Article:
The Good Get Better and The Bad Get Worse

I just read today’s headline about the jump in jobless claims and immediately started to contrast that story with all the good news I am hearing on the street from AV folks. For the past month I have heard almost exclusively about better than expected revenue and revenue forecasts. The mood is that good times are here again and revenue should be exceeding expectations. There have been pockets of lingering malaise – and there may be a reason for that. The other positive sign I am seeing is in the number of calls I receive from folks seeking high level employee candidates: sales managers, operations managers, and lead technicians all seem to be in demand. These are the kinds of positions that get passed on when the economy is sour. I will say that in the past eighteen months the call for good sales people has never waned. This tells me two things: 1. People still think they can sell their way out of a recession, and 2. AV Salespeople continue to underperform when it comes to developing new business.

But where does the news of a jobless jump fit in? If the economy is getting better why are people getting let go? The answer is pretty simple – it’s because the economy is getting better. When businesses see their competitors and markets improving but their results are stagnant or declining, then it is finally time for heads to roll. Shame on these companies for not making corrections sooner, but in a recession business is a zero-sum game. It is almost impossible to create new markets therefore new business comes by taking customers from the competition. The newly fired are probably the losers in the zero-sum battle.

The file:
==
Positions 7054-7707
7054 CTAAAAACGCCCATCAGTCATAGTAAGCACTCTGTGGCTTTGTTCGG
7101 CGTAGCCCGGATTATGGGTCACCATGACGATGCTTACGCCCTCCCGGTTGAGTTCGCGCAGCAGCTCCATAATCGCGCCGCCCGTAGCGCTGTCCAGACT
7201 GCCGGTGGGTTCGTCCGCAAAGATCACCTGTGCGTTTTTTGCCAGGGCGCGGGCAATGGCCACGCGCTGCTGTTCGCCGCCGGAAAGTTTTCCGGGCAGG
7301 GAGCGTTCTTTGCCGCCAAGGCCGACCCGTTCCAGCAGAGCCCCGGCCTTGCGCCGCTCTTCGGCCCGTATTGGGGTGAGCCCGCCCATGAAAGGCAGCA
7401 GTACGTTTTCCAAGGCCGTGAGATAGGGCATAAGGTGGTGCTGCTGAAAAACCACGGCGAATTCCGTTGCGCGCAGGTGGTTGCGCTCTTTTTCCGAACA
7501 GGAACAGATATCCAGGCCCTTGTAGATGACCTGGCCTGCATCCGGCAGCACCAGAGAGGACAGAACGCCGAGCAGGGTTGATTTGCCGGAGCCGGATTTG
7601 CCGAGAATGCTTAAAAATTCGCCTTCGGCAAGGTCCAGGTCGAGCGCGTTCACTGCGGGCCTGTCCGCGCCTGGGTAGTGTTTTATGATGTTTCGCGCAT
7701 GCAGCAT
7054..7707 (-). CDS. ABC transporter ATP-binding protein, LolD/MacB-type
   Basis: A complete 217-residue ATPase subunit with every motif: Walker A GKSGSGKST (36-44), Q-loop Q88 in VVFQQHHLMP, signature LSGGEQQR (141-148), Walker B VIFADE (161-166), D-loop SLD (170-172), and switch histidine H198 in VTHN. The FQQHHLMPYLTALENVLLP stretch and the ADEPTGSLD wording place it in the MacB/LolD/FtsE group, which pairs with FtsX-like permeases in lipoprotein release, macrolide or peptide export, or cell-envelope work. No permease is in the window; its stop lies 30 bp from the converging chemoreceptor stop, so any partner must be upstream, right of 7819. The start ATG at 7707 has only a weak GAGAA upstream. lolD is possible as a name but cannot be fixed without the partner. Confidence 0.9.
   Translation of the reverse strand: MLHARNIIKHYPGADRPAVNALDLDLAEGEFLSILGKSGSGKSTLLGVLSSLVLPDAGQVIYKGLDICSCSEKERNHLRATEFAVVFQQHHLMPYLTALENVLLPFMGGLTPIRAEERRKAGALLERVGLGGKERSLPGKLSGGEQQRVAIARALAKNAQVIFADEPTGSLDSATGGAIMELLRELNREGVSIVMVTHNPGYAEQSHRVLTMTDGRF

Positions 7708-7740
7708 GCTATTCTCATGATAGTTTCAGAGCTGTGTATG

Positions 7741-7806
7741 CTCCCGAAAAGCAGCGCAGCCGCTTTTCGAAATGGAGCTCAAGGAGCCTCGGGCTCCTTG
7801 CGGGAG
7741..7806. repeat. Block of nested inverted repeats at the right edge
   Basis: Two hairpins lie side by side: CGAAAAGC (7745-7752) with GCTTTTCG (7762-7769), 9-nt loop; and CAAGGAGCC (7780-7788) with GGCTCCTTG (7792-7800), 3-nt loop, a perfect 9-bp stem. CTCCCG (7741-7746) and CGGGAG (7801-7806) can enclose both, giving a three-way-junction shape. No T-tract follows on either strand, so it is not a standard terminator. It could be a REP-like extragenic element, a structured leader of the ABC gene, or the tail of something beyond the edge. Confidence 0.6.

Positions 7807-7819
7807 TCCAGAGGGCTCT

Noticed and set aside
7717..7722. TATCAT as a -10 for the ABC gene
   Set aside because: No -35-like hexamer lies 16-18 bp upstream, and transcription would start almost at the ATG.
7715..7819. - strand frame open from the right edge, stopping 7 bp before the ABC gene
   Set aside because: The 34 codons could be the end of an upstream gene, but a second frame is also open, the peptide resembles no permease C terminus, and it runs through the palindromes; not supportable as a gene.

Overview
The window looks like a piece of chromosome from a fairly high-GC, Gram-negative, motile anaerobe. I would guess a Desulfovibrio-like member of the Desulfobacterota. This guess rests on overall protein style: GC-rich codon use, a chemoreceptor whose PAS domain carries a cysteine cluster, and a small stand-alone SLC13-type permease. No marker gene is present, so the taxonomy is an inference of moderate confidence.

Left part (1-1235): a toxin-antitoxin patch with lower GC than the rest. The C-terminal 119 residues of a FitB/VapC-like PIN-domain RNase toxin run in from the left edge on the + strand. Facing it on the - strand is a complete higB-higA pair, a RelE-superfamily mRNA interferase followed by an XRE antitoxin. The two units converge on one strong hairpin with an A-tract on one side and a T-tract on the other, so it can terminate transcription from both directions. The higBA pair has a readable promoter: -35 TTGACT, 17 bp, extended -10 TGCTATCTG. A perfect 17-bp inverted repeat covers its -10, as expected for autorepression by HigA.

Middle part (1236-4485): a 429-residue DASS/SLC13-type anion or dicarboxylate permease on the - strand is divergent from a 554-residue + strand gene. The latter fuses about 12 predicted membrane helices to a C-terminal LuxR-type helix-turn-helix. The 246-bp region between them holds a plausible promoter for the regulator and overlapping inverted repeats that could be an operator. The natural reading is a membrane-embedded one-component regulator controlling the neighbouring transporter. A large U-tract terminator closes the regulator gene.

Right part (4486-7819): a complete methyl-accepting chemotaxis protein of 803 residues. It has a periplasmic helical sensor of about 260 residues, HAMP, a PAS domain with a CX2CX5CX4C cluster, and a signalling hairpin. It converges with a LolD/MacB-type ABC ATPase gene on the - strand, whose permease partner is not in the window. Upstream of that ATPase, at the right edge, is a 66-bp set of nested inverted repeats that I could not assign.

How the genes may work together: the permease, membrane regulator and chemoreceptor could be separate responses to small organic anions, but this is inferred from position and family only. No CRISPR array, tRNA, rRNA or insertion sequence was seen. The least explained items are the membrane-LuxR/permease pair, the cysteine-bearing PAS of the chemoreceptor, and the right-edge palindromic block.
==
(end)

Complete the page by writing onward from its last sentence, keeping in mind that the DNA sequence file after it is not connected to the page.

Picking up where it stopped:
This also speaks to a question I often hear, “Why haven’t there been more company failures in the AV Industry?” Again the answer is twofold: 1. Many companies made quick adjustments and managed to survive. One contributing factor in this is that most AV Dealers carry very little debt – giving them the flexibility to quickly downsize their expenses. 2. Most failures occur at the beginning and then the end of a recession. Now is when we will start to see whose efforts weren’t sustainable. I expect we will start to hear about a few failures and some “mergers” that are really financing solutions for debt-ridden enterprises. And we can expect a few owners to “retire” rather than face another uphill climb.

So my read on the employment jump is that it’s actually a good sign. We’re getting better – like a cough signaling the final days of a head cold. This end of the recession shakeout will help the market and signal the start of increasing margins. Fewer competitors, smarter sellers, and a renewed focus on profit will shift the tide from a buyer’s market to one that’s more balanced.

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